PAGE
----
src/ltcf-c.sh

David Taylor taylor@cygnus.com
Fri Sep 8 10:04:00 GMT 2000


    Date: Fri, 08 Sep 2000 18:16:14 +1100
    From: Andrew Cagney <ac131313@cygnus.com>

    Richard Earnshaw wrote:
    > 
    > dan@cgsoftware.com said:
    > > You'd have to use cvs update -dP, in the root dir, but this would then
    > > procede to download other stuff you don't want that is in that cvs
    > > repository. In this case, your only option is to use checkout.
    > 
    > cvs update -l; cvs update -dP *
    > 
    > does the trick for me.  It would miss a new directory being added at the
    > top level, but that's a pretty rare event that I'm prepared to live with.

    Ah, I think that is because your top level src/CVS directory contains
    the file Entries.Static (please don't ask me exactly what that does, I
    don't know :-).

Entries.Static isn't anything mysterious.  It's created by cvs when
you check out part of a directory, but not all of it.

It tells future invocations of CVS to not automatically add to that
directory any files that it finds that aren't already in the sandbox.
So, if you check out all of the src repository rather than just the
gdb or binutils or cgen or whatever module, then Entries.Static won't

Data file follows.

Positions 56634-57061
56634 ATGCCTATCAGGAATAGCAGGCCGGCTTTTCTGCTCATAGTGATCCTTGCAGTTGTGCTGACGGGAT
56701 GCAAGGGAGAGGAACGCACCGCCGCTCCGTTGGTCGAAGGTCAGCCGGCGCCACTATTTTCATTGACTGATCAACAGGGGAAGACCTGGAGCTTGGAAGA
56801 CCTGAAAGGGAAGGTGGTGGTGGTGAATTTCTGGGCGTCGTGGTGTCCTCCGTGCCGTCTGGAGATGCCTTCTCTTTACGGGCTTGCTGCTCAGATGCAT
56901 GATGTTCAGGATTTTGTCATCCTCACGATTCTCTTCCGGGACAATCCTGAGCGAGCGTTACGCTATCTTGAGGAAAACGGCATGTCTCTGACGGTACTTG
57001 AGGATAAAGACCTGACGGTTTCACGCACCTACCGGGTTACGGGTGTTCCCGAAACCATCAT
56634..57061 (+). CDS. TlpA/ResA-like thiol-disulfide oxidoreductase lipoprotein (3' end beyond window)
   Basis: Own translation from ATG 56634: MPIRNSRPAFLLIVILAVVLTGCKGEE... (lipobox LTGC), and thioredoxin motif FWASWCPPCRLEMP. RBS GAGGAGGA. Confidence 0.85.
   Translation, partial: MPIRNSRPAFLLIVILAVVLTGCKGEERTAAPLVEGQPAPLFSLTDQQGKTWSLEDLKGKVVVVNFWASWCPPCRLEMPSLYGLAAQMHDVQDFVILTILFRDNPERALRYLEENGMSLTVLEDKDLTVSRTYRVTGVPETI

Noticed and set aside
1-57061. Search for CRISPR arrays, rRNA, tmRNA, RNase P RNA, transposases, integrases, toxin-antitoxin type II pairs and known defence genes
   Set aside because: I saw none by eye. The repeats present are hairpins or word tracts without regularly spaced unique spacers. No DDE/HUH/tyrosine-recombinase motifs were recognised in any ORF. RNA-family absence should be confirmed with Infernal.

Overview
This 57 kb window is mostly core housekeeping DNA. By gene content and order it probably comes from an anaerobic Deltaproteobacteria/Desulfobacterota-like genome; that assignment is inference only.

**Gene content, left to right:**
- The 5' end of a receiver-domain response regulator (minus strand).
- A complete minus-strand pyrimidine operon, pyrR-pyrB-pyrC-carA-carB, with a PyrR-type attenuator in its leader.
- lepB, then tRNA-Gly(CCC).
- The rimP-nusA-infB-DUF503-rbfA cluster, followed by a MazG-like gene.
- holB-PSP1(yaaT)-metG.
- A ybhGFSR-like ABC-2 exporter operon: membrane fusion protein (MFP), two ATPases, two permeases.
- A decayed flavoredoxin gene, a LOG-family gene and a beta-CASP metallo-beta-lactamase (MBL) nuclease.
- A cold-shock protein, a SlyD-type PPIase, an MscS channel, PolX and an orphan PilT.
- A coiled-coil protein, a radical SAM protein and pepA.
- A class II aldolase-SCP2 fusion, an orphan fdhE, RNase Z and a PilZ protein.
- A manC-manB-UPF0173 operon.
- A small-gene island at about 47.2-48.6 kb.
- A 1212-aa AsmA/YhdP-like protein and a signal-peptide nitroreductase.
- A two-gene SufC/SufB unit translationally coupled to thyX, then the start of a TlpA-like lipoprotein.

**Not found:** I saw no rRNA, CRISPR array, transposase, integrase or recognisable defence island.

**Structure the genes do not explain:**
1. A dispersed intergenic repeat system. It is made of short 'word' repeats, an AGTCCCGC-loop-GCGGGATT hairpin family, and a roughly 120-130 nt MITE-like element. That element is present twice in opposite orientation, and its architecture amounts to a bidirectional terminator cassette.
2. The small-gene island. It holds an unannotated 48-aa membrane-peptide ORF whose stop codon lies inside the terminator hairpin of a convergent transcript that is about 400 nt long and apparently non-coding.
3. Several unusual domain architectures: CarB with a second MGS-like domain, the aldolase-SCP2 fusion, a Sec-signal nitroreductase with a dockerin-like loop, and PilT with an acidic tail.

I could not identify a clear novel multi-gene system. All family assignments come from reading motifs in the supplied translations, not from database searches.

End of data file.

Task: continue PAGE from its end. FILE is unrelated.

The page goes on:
get created and updates will notice new files.

If you want new files to be noticed but don't want to check out
everything (i.e., you want all the regular files within a directory,
but not all the subdirectories of the directory), you can just delete
the Entries.Static file and they'll get added the next time you do an
update.

Entries.Static is documented somewhere; if not on the man page, then
possibly on the FAQ (I don't have the CVS documentation handy right at
the moment).

    Per H.J's comment, the ``correct'' way to do the update is to do a ``cvs
    -d `cat src/CVS/Root` co gdb'' in the directory above.  It was once
    suggested that there be a src/etc/gdb_update file (modeled loosely after
    gcc_update).  I've no problems with this.  I suspect, though, it would
    be a lot simpler than GCC's gcc_update as GDB doesn't have those nasty
    interdependencies found in GCC.

I'm not familiar with gcc_update; would someone be willing to describe
it?  Thanks.

    enjoy,
	    Andrew

David


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